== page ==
There have been concerns expressed this week regarding Ash tree removal in two locations in Stittsville.
Please review the below update and if you have any questions please feel free to contact me via email at Shad.Qadri@ottawa.ca
Lady Bird Park, Timbermere
City Forester has advised that crews are removing ash, those poplar trees that have hypoxylon canker (this canker creates a weak spot in the tree and are prone to failing in storm events) as well as the invasive shrub called buckthorn. The trees the contractor are removing have been marked and they do not remove other non marked trees unless it is necessary to get access to the larger hazardous ones.
The forester was onsite yesterday and advised the operator not to remove the smaller diameter stems (those that would not be considered hazardous) near the fenceline if it will result in the removal of desirable shrubs.
The larger logs will be removed from the site and the brush ground down (the grinder is to arrive later Tuesday morning) and a planting plan is being prepared by our Landscape Architect.
Continuing in line with this program, removals will also be taking place in the parklands behind Springbrook Drive and Greer Street. Removals taking place along the pathway from the footbridge to Paul Lindsay Park will likely be done at a later date with smaller logging equipment.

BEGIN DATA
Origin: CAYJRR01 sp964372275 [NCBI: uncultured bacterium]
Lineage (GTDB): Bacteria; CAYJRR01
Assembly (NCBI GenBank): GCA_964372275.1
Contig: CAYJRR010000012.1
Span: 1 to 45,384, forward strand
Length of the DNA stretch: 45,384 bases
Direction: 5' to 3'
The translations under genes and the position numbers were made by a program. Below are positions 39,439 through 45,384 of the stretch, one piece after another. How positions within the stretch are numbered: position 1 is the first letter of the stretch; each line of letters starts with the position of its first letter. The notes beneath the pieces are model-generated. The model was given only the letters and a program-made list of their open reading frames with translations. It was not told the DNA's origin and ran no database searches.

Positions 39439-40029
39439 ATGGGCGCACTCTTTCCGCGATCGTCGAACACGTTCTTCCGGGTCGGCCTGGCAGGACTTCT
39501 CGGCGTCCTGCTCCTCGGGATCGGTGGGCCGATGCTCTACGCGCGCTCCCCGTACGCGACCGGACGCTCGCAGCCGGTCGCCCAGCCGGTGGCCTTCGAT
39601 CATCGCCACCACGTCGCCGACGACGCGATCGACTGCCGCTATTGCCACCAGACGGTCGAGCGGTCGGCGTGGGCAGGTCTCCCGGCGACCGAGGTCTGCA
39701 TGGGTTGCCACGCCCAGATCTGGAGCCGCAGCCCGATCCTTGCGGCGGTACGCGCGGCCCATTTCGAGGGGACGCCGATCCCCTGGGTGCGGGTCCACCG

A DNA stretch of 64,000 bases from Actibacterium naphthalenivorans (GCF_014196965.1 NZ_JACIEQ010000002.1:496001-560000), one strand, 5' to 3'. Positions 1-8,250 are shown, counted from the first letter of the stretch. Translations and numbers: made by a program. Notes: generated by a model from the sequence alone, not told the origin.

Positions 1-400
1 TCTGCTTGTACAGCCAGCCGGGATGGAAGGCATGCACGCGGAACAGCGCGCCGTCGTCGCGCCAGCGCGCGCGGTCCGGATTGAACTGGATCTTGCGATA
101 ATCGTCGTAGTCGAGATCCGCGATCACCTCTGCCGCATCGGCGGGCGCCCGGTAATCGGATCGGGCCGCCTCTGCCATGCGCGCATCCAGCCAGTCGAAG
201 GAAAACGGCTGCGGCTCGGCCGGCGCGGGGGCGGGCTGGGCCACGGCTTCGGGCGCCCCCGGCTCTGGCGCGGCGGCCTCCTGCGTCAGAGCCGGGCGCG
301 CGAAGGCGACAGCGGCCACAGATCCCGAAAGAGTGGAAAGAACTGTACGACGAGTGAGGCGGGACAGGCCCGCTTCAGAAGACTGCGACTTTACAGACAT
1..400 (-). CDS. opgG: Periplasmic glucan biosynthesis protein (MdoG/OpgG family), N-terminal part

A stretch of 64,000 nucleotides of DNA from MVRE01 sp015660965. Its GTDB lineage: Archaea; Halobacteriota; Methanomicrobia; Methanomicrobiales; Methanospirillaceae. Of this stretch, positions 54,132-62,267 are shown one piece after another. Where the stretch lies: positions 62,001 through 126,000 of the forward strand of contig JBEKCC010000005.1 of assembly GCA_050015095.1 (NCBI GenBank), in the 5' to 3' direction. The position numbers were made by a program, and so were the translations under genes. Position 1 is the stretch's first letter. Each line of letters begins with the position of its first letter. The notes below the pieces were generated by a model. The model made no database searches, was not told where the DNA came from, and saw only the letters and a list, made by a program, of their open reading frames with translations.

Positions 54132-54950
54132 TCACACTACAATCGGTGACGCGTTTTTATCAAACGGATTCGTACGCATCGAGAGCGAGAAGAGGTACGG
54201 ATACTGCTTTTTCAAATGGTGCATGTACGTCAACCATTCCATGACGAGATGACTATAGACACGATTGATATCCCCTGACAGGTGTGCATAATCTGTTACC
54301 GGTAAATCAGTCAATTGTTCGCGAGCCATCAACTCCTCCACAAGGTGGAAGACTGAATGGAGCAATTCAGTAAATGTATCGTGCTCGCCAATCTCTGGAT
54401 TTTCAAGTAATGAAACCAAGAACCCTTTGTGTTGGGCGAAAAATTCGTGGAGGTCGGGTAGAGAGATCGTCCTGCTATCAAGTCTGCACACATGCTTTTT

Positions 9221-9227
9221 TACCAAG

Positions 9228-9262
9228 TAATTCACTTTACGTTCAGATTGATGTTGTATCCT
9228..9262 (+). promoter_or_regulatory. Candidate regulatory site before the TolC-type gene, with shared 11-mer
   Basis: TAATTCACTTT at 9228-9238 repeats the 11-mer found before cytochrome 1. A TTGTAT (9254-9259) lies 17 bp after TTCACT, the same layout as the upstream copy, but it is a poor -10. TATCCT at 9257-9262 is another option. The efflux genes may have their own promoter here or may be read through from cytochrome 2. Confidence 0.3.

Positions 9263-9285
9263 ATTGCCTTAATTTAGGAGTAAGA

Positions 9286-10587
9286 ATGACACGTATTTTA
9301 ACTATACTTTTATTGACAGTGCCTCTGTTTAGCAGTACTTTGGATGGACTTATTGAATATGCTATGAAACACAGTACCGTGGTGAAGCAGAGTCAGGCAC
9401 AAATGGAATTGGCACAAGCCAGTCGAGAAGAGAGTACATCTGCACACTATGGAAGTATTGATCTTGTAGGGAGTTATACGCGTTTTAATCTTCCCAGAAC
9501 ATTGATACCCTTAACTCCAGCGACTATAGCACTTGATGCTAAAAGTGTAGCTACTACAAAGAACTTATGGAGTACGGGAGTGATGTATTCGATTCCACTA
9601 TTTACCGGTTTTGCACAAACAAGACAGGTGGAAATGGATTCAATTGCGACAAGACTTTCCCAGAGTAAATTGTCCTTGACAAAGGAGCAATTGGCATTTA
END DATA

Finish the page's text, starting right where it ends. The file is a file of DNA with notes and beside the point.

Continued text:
In regards to this tree removal, the City Forester has advised that unfortunately some live trees need to be removed in order to get access to the large dead ash that we need to take out.
The forester was also at this site yesterday and advised that some have been removed and that they have advised the contractor to ensure they are removing these trees unless there is no other option to access the hazardous ones.
The site is being cleaned up as much as possible now but crews will be back in the spring to do a final clean up of debris prior to the area being replanted.
The Emerald Ash Borer is a non-native, highly destructive wood-boring beetle that feeds under the bark of ash trees. All species of ash are susceptible to attack, except mountain ash, which is not a true ash species. Since it was first identified in Michigan in 2002, EAB has killed millions of ash trees in Ontario and many parts of the United States. It poses a major economic and environmental threat to urban and forested areas. It was confirmed in Ottawa in 2008 and its impacts can be clearly seen spreading from the St. Laurent area. Since the insect spends most of its lifecycle under the bark of trees, it can be easily moved with firewood or other tree materials such as nursery stock, logs, brush and larger wood chips. This insect is able to fly, but since its spread has been primarily along major highways and transport routes, it is clear that humans are the main vector of dispersal.